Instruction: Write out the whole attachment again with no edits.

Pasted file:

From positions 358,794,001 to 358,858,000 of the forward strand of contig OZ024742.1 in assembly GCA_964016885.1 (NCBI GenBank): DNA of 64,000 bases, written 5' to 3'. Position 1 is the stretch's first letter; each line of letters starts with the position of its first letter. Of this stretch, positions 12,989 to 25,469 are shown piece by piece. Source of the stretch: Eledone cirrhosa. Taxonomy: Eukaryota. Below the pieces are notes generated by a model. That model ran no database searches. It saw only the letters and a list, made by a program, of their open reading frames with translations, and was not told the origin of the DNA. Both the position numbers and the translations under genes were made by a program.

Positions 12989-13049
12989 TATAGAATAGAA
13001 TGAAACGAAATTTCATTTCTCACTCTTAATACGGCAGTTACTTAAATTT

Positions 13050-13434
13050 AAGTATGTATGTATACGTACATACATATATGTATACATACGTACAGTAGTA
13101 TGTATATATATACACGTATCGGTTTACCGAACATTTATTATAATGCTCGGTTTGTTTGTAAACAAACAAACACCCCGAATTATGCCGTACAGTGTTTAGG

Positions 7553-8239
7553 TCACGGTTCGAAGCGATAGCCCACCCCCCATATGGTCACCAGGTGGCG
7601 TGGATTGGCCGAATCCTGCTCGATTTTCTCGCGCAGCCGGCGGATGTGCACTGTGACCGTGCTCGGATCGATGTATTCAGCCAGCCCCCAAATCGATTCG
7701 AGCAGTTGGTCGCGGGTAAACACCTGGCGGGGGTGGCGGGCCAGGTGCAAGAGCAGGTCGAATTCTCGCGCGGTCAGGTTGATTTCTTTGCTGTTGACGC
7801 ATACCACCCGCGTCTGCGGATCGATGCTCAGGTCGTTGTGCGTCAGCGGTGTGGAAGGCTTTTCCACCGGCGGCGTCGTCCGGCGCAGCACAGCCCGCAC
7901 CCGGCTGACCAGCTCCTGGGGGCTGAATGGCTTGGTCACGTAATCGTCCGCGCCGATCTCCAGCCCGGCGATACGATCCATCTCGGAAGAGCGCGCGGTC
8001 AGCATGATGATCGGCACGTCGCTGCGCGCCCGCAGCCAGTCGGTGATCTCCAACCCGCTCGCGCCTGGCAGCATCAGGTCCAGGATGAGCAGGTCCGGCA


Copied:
From positions 358,794,001 to 358,858,000 of the forward strand of contig OZ024742.1 in assembly GCA_964016885.1 (NCBI GenBank): DNA of 64,000 bases, written 5' to 3'. Position 1 is the stretch's first letter; each line of letters starts with the position of its first letter. Of this stretch, positions 12,989 to 25,469 are shown piece by piece. Source of the stretch: Eledone cirrhosa. Taxonomy: Eukaryota. Below the pieces are notes generated by a model. That model ran no database searches. It saw only the letters and a list, made by a program, of their open reading frames with translations, and was not told the origin of the DNA. Both the position numbers and the translations under genes were made by a program.

Positions 12989-13049
12989 TATAGAATAGAA
13001 TGAAACGAAATTTCATTTCTCACTCTTAATACGGCAGTTACTTAAATTT

Positions 13050-13434
13050 AAGTATGTATGTATACGTACATACATATATGTATACATACGTACAGTAGTA
13101 TGTATATATATACACGTATCGGTTTACCGAACATTTATTATAATGCTCGGTTTGTTTGTAAACAAACAAACACCCCGAATTATGCCGTACAGTGTTTAGG

Positions 7553-8239
7553 TCACGGTTCGAAGCGATAGCCCACCCCCCATATGGTCACCAGGTGGCG
7601 TGGATTGGCCGAATCCTGCTCGATTTTCTCGCGCAGCCGGCGGATGTGCACTGTGACCGTGCTCGGATCGATGTATTCAGCCAGCCCCCAAATCGATTCG
7701 AGCAGTTGGTCGCGGGTAAACACCTGGCGGGGGTGGCGGGCCAGGTGCAAGAGCAGGTCGAATTCTCGCGCGGTCAGGTTGATTTCTTTGCTGTTGACGC
7801 ATACCACCCGCGTCTGCGGATCGATGCTCAGGTCGTTGTGCGTCAGCGGTGTGGAAGGCTTTTCCACCGGCGGCGTCGTCCGGCGCAGCACAGCCCGCAC
7901 CCGGCTGACCAGCTCCTGGGGGCTGAATGGCTTGGTCACGTAATCGTCCGCGCCGATCTCCAGCCCGGCGATACGATCCATCTCGGAAGAGCGCGCGGTC
8001 AGCATGATGATCGGCACGTCGCTGCGCGCCCGCAGCCAGTCGGTGATCTCCAACCCGCTCGCGCCTGGCAGCATCAGGTCCAGGATGAGCAGGTCCGGCA